Research into lowering the cost of storing renewable energy is anticipated to go more quickly as a result of the need to mainstream bitcoin and regulate cryptocurrency exchanges.
Regulations to simplify cryptocurrency mining will eventually encourage the use of renewable energy, advancing the adoption of cryptocurrencies as legal cash.
Bitcoin is a turbulent topic of conversation in addition to being unstable.
Elon Musk, the CEO of Tesla, merely added “#bitcoin” to his Twitter bio in January, which caused the price of the cryptocurrency to skyrocket by $5,000 in just one hour. Tesla revealed in February that it has purchased $1.5 billion worth of bitcoin. The automaker stated in a filing with the U.S. Securities and Exchange Commission that it will soon start taking bitcoin as payment for its goods, with a few restrictions.
An immediate protest from environmentalists followed the announcement. The carbon footprint of bitcoin is infamously large. According to reports, the bitcoin network used 131.80 TWh of power in 2020 to run the algorithms that drive its “mining” operations. This is comparable to how much electricity Argentina uses.
By May, Musk had changed his mind about accepting bitcoin for Tesla due to environmental concerns. Bitcoin fell to $30,000 in May after reaching a high of $64,829 in April. In addition to giving bitcoin a wild ride, Tesla may have unintentionally brought attention to the environmental impact of bitcoin and other cryptocurrencies. Additionally, it might have sparked a competition to create more ecologically friendly cryptocurrencies.
Bitcoin consumes more energy than many nations combined.
Bitcoin consumes more energy than many nations combined. Statistics from Statista and the Cambridge Center for Alternative Finance
Bitcoin and other cryptocurrencies have existed in a constant “grey area,” lacking credibility, and are frequently called “dirty currency.” Bankers worry that it will render their business obsolete, while governments worry that it would weaken their control over the currency.
However, several countries are taking steps to make it legal tender. Ironically, big banks have either included bitcoin funds into their investing portfolios or are at least considering doing so. These changes will only raise the demand on cryptocurrency to employ renewable energy.
Tesla’s declared goal is to “accelerate the world’s transition to sustainable energy,” which is commendable. Tesla will restart permitting bitcoin transactions once there is confirmation of moderate (50%) clean energy usage by miners with a good future trend, according to Musk. This is an enticing carrot for cryptocurrencies to make the switch.
Can Bitcoin transition from using fossil fuel to using renewable energy?
Production of renewable energy is erratic and difficult to store. However, some countries clearly have an advantage. For instance, nearly all of Paraguay’s energy comes from hydroelectric sources. This indicates that compared to countries that rely on fossil fuels, Paraguay has the largest per capita percentage of renewable energy, meaning that bitcoins produced there will have a lower carbon impact. Paraguay thinks it may become Latin America’s crypto powerhouse for this reason.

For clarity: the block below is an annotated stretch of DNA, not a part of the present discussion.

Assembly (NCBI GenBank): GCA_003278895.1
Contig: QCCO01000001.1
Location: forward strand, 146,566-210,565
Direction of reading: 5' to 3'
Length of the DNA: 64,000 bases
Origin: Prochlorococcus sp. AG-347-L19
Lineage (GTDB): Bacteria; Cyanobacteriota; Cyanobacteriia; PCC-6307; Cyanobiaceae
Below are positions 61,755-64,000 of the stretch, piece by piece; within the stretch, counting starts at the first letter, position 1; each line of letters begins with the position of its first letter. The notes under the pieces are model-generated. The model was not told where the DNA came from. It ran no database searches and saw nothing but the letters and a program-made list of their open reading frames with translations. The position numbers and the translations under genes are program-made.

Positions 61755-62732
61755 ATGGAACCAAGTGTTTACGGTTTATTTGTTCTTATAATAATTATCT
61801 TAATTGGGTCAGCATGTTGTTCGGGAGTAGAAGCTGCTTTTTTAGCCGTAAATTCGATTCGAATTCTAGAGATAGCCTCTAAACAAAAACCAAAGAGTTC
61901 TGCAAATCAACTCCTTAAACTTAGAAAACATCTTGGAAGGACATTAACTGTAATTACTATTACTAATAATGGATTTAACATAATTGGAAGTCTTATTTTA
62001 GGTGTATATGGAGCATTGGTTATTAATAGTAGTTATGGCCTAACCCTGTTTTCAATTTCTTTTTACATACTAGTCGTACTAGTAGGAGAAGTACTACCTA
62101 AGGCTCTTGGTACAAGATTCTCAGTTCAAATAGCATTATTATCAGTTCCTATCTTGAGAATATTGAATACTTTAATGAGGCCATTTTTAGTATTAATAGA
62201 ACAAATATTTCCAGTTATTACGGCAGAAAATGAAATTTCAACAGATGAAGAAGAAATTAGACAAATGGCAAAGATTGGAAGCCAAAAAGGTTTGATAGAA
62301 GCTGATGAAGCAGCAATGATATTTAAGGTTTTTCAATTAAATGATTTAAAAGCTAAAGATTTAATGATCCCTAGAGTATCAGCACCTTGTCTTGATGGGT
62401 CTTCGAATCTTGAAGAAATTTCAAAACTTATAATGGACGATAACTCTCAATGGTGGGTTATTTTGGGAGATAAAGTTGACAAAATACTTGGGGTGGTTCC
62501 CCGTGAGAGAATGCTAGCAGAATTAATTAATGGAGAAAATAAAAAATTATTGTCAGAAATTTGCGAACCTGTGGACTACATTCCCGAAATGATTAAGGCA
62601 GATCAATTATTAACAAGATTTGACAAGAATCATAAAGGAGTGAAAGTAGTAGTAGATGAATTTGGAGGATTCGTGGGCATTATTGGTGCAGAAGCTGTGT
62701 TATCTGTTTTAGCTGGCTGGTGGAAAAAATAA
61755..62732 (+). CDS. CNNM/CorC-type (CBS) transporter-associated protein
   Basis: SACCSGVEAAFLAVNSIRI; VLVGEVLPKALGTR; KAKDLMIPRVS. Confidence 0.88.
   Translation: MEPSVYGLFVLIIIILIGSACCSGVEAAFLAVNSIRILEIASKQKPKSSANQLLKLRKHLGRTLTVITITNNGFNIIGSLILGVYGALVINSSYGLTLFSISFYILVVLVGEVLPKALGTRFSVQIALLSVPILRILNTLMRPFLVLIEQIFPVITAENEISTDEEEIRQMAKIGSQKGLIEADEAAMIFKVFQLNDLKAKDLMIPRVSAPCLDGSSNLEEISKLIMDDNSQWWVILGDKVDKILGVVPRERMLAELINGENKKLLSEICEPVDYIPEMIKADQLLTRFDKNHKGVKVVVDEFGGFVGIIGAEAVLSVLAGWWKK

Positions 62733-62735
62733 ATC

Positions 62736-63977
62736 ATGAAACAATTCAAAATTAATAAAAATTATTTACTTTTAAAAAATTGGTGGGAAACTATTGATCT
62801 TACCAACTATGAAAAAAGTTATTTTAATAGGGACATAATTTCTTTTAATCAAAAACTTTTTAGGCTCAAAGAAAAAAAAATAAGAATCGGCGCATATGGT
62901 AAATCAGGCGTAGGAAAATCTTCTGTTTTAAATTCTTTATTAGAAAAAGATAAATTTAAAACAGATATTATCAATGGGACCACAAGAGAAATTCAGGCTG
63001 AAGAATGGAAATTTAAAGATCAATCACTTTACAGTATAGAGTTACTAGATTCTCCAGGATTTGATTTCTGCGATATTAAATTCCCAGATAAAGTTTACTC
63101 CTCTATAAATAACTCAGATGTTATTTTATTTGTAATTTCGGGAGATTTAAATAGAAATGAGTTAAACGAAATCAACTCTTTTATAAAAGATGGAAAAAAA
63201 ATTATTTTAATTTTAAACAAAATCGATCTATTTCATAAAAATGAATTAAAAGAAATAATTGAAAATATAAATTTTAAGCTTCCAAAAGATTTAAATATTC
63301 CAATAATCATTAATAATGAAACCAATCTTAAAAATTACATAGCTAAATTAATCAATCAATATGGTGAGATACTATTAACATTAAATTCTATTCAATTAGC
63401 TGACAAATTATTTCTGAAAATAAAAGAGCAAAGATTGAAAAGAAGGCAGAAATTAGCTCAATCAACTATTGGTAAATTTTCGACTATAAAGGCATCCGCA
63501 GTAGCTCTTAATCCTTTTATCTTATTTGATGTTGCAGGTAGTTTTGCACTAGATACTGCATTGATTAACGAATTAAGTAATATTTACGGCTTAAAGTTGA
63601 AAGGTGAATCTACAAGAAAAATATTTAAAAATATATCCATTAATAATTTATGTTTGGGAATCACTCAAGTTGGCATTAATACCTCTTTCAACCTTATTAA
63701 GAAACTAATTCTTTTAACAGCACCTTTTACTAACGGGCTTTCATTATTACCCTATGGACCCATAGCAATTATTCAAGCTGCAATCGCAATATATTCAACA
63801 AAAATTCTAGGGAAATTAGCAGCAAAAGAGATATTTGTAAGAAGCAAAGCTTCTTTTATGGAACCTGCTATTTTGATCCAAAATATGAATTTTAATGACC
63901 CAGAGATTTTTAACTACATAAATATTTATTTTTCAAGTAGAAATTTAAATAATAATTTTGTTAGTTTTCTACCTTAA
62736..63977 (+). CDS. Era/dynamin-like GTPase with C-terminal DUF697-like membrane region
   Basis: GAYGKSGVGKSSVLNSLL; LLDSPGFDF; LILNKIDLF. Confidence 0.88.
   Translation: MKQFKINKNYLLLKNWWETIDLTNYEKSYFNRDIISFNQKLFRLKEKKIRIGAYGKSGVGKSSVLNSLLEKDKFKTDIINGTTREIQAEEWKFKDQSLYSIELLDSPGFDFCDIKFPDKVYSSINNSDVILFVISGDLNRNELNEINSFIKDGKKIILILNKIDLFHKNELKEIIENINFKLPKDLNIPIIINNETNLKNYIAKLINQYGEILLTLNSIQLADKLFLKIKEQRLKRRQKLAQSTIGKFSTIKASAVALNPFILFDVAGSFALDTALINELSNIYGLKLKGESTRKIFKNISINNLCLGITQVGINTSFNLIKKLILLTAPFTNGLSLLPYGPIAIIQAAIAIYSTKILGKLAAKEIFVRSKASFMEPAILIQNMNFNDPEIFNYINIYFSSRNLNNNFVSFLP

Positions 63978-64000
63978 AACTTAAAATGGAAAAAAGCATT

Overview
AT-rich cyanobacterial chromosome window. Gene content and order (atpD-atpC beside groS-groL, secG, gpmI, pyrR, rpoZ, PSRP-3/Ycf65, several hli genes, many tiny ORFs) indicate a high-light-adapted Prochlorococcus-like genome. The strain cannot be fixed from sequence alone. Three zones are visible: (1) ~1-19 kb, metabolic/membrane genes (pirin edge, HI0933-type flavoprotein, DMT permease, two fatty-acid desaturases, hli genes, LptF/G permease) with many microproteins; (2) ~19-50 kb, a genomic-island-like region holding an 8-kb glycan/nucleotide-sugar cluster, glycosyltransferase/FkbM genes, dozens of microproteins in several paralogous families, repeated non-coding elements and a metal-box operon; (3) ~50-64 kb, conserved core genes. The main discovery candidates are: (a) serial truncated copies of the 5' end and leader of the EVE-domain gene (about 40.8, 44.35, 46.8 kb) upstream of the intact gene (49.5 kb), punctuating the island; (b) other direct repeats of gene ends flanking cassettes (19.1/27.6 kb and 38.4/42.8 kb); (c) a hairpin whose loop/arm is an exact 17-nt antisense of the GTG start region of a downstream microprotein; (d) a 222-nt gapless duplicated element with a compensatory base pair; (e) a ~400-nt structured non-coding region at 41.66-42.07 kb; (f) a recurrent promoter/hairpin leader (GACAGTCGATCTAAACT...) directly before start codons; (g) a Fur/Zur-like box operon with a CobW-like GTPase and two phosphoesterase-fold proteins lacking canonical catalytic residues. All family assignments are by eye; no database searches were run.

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Research to lower the cost of storing renewable energy is also expected to move forward faster as a result of the need to mainstream bitcoin. Additionally, the initial efforts governments are taking to make bitcoin legal tender may eventually result in well-thought-out regulations for cryptocurrency mining and harsh penalties for environmental violations.
One frequently used defense against bitcoin detractors is that fiat currency has a high carbon impact as well. Fiat money has a secondary effect due to the upkeep of thousands of bank branches, the use of fossil fuels by personnel to travel to these locations, and the more than 3.5 million ATMs that are in operation worldwide.
In the discussion, it is frequently forgotten that bitcoin is a very new technology. Like other cryptocurrencies, Bitcoin is developing and will take some time to reach maturity. It will get a little bit closer to becoming ecologically friendly, especially with the encouragement from recent developments. Once the technology strikes a balance, it will become more widely accepted and oblige regulators to incorporate it into existing monetary systems. We might only need to make a few regulation changes to encourage the usage of renewable energy for cryptocurrencies.
The reality on the ground is also strong evidence in favor of legalizing cryptocurrencies. Cross-border transfers may already be done at a minimal cost thanks to some central banks setting the example by permitting cryptocurrency exchanges to function as “remittance and transfer organizations.”
On the other side, China, which provided 75% of the world’s capacity for bitcoin mining, outlawed the practice in June. Analysts claim that one reason for the crackdown is because China is risk conservative and may wish to avoid anything that could prevent the adoption of the digital yuan on a permissioned blockchain (meaning, the government decides who can use the digital yuan). The most likely explanation is that China’s effort to become carbon neutral by 2060 is hampered by bitcoin mining.
Why new cryptocurrency regulations and tools are necessary
Prices for bitcoin dropped by 8.5% afterward. Some cryptocurrencies, like Ethereum and Dogecoin, experienced declines of up to 11%. Why? Since the marketplaces for cryptocurrencies are unregulated, each is governed by its own set of rules.
The need for crypto world stabilization is only exacerbated by these occurrences. Regulations will make cryptocurrency mining more efficient and eventually encourage the use of renewable energy, advancing its chances of becoming recognized as legal tender.